J/111 sailing fast downwind at Cowes Week regatta* More J/111 stuff- Paul Heys' account on the next "huge" day of sailing at Cowes Week on the J/111 JENGA VII-  "Big Wednesday at Cowes was followed by.....extremely large Thursday. Having had a full day of high speed sailing on the Wednesday, Thursday brought even more wind.  Whilst most of the smaller boats were sent to the relative shelter of the Eastern Solent, the bigger IRC classes were sent West to Hurst Castle .

The wind at the start was over 20 so the boats at the front of the fleet were set up with #3's and full mains. The first leg was a very one sided beat, the J122 Jinja was first boat onto port and having judged the layline to perfection was first to the the Raymarine buoy, which was a passing mark on the way to the windward mark at Hurst castle, some 7 miles further. The strong west running tide flushed the fleet down the Solent with an arrival order at Hurst of Jinja, J111 Shmokin Joe and J111 Jenga7. Once again the lightweight J 111’s had beaten most of the the larger, heavier boats to the Windward mark.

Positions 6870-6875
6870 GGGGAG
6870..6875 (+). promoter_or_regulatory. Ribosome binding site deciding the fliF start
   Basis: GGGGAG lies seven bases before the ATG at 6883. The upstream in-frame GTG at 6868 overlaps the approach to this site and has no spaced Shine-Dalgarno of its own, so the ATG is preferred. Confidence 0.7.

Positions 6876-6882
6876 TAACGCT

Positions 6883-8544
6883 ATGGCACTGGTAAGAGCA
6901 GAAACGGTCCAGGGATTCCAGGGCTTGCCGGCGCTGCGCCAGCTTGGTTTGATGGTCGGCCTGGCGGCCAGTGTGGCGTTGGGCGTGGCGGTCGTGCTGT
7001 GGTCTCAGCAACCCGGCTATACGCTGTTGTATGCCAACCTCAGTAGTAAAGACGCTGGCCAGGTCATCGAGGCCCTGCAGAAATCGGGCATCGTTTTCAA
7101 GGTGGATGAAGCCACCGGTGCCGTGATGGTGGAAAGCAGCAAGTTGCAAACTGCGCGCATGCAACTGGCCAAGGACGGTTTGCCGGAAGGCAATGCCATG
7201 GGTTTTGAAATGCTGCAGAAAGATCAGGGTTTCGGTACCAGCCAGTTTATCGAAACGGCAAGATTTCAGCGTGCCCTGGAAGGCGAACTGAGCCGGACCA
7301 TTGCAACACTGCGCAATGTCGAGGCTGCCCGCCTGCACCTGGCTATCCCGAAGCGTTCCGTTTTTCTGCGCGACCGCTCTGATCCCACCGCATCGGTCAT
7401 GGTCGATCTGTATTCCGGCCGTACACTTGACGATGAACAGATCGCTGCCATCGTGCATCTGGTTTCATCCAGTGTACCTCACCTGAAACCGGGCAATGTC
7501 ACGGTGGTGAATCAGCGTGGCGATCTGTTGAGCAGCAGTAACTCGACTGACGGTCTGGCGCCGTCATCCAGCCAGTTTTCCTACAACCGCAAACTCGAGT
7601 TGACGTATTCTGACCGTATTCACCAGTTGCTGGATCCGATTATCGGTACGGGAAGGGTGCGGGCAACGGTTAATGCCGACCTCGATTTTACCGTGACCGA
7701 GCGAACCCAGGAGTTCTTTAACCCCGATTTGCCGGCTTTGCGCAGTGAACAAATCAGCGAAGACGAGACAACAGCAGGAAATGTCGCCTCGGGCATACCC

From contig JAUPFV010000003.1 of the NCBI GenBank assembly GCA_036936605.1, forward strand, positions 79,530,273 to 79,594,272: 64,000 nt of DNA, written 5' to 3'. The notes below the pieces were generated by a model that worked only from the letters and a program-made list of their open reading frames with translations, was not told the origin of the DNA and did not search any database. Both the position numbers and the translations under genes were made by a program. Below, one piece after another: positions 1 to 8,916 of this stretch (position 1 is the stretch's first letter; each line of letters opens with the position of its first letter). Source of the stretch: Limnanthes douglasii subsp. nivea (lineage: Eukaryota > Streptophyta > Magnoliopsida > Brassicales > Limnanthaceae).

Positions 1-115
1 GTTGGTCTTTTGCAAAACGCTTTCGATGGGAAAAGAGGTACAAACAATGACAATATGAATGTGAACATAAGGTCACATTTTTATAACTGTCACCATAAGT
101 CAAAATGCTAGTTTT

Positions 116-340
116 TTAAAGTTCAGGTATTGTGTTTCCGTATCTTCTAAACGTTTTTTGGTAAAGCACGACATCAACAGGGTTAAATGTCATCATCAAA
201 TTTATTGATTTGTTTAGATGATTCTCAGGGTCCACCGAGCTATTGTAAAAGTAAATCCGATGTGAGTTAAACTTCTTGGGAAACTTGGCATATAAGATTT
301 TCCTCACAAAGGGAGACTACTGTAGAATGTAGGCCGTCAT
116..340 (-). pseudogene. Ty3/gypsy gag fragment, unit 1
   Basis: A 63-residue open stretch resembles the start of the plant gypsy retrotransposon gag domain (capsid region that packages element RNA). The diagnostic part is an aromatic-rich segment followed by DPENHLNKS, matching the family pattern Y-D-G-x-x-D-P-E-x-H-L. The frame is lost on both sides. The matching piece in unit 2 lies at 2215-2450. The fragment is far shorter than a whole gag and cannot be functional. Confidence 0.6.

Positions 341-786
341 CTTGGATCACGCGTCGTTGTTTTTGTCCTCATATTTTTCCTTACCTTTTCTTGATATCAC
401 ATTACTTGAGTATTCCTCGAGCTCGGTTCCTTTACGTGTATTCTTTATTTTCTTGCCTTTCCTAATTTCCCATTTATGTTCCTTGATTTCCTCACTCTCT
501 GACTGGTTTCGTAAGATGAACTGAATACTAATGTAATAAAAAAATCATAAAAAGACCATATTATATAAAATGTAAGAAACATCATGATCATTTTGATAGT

Slow spi sets by the leaders allowed Jenga to jump into the fray and an epic downwind battle commenced between the two J 111’s. Sailing perhaps a 100 metres apart with Shmokin’ Joe trying to maintain a slender lead the two boats flew along at a constant speed in excess of 20 knots for half the width of the Solent.

Jenga was first to gybe back into shallower water and took the lead only to lose it on the next gybe.

In deference to the difficulties encountered by the foredeck crews, both boats opted to sail with jibs up down wind, the disadvantage of having the jib set is that it is extremely difficult to refill the spinnaker after the gybe, without over pressing the boat. To be languishing at a mere 12 knots of boat speed trying to refill the spinnaker when you opposition is at mach 2 means that the lead yo-yoed between the two boats.

Having arrived at Salt Mead we went back on the wind for a very close fetch of 2 miles, this was followed by a down wind blast towards Cowes . When the wind strength was 22 we were sailing at 14 knots of speed when it was blowing 30+ we were sailing at 19-22 knots, so finding and staying in pressure and executing the gybes was key. On Jenga we had a particularly bad gybe with a big wrap in the kite, this looked like it might cost us the win. However it was not yet over as we gybed on the port layline, Shmokin’ Joe gybed on the starboard layline and wrapped their kite. For the second day running this resulted in them dropping the kite and then trawling.